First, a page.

Packaging current challenges constrain Sustainability
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Packaging and paper processes changed significantly during and after the pandemic burst, aggravated by the worldwide transportation crisis. Whilst 'just in time' delivery functioned when supply chains were “normal,” it is difficult to cope with the continued volatility. Procurement managers must take action now as current events are challenging their supply chains.
What to do to relieve the pressure?
Forest-related packaging, such as folding boxes, and corrugated and non-corrugated boxes, were exponentially demanded given the avalanche in E-commerce demands since the start of the pandemic and recently, as an escalating way of shopping, becoming hard to source. Experts think this crisis will decrease, making it easier to get in the next six months when production reaches demand.
It could be helpful for managers to address mills companies directly to learn what they are producing. In doing so, Procurement teams could find sourcing solutions, even if they do not make order demands for a while, and adjust their packaging orders designed based on what a supplier can furnish—still adequate packaging or no packaging at all.
In this way, packaging businesses can avoid extra work and downtime, making it easier for suppliers to manage orders. Building resilience in SC can help.
Lack of recycled resin challenges sustainability goals
Many brands have plans to encourage recycled content in their packaging by 2025. However, the supply of post-consumer and post-industrial recycled resin is predicted to fall short of 2025 demand. Experts pondered how to deal with these supply and demand concerns. There is a need to move quickly to better recycling collection whilst building compromise among stakeholders through complex policies such as post-consumer recycled content laws, container deposit, and Extended Producer Responsibility (EPR.)
Growing supply to meet projected demand.
Recent brand and policy changes drive the massive demand for recycled resin. Big brands have promised to integrate recycled resin into their plastic packaging. At the same time, some countries have passed laws demanding specific plastic products to include more recycled content and anticipate more businesses will engage with these policies in the coming years.
Nowadays, recycling rates cannot match expected demand. Companies will need to double the collection of most plastic resin types to meet the projected demand for products with a 25% recycled content composition to meet the growth required. The estimation collection for most resins will need to triple to supply enough to meet 50% PCR goals.
Companies must build mechanical recycling plants to meet 2025 targets to work these policies successfully. They need to source both the product and the packaging materials. That shift toward a resilient Supply Chain is a procedure that stays here. Segmentation can give companies a strategic outlook of their supply demands and help strengthen that resilience.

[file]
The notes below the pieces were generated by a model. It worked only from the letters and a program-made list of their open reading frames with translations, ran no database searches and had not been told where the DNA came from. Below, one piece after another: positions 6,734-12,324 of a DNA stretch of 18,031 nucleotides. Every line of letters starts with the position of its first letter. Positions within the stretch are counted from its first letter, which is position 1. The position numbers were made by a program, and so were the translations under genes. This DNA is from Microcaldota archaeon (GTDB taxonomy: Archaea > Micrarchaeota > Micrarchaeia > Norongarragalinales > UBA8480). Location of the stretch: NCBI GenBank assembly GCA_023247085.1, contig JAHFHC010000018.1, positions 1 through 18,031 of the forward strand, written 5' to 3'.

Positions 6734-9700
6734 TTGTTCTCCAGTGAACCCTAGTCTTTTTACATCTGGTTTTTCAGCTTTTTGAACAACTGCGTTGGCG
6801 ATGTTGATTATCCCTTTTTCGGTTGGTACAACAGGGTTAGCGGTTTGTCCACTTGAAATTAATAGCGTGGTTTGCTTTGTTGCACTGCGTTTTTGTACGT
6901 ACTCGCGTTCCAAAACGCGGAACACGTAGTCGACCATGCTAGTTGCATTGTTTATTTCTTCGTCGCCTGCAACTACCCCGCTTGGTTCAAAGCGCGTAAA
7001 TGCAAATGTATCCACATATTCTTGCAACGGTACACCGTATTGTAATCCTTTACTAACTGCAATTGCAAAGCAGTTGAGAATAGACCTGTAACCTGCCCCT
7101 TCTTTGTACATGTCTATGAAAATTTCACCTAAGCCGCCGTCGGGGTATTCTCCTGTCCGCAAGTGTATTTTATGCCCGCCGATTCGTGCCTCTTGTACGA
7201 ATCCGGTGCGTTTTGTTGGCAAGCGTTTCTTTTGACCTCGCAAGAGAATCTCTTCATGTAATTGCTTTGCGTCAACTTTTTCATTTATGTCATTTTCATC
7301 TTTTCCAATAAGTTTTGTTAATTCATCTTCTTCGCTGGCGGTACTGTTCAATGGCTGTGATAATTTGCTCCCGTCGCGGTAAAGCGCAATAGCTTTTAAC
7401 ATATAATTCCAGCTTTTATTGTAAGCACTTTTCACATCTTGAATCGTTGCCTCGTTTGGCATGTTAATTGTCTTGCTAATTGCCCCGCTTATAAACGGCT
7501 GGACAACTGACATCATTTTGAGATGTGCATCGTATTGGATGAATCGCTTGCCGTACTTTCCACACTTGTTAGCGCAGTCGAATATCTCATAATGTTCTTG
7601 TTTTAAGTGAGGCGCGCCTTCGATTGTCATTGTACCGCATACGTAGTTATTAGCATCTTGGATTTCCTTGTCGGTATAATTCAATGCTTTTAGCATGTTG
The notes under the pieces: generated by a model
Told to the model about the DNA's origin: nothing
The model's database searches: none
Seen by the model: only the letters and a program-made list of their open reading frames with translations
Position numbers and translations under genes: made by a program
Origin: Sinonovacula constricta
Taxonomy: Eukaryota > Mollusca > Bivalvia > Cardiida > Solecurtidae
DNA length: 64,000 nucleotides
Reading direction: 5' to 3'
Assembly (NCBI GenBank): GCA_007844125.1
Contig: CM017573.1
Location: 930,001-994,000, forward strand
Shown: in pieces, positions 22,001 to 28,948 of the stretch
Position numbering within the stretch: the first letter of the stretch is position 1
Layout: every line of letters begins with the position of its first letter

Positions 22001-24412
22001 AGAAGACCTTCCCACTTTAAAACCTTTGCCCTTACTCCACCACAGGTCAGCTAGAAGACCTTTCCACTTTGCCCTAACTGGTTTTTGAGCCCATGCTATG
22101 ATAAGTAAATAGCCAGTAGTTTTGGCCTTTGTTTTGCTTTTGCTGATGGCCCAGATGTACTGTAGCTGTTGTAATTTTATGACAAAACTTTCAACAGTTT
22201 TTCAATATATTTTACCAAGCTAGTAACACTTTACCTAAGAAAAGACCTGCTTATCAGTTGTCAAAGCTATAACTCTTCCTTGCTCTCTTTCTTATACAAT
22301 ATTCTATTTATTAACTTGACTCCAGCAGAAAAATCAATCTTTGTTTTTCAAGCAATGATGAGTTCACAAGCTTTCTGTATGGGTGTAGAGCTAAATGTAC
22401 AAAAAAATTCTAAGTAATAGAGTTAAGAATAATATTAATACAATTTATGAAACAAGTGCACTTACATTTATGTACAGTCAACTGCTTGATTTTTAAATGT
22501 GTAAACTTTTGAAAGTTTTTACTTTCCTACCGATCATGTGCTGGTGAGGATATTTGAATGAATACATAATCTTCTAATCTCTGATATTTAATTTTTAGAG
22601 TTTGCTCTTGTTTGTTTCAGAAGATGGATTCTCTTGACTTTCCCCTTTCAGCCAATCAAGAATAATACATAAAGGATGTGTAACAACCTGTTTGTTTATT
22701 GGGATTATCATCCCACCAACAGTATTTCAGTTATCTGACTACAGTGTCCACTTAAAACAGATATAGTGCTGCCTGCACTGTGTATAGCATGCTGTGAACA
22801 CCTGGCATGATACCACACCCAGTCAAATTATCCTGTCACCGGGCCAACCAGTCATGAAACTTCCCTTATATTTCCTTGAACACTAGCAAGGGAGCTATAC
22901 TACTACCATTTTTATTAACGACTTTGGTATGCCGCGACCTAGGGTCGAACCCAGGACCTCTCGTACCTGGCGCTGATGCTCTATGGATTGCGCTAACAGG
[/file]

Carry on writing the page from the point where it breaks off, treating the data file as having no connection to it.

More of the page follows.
By segmentation, we can look at how we utilise a specific raw material or design over our whole portfolio to analyse where we can consolidate or standardise specifications. While some segments, like corrugated boxes, could improve in the next six months, lead times are still long, and leaders do not foresee any normality in the Packaging Supply Chain until 2023, if not afterwards.
Companies must work with suppliers to build longer lead times and delays, mainly for sustainable packaging, considering recycled processes are having a critical time sourcing the right product to get almost any type of material used as primary packaging materials. Companies must talk to their suppliers immediately about their projections for the next six months to identify where they can match the production timetable.
Complicating the supply issue even more, is the growing demand for resins approved for food-contact purposes, which must comply with food and drug authorised standards. Moreover, brand owners in the widely-recycled PET market cope with other obstacles, for instance, the competition from other consumer markets, such as the fibre industry.
Some managers are concerned about depending on chemical recycling to produce the recycled feedstock demanded as a strategy for managing and making plastic in coming years; these strategies would take years, and we do not have time to spare. Plastic waste is by far the reason our environment is highly polluted, so the time is now to better plastic production to save the planet.
Further comments: we need to make every effort to communicate better among stakeholders and reach a consensus on policies by implementing the best technology to solve problems such as the limited recycled resin supply.
The way of thinking is starting to change due to the plastic supply shortage and the commodity market volatility that demands action.
Are you working closely with your stakeholders to make your Procurement and Supply Chain more resilient?
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Photo by Marcell Viragh on Unsplash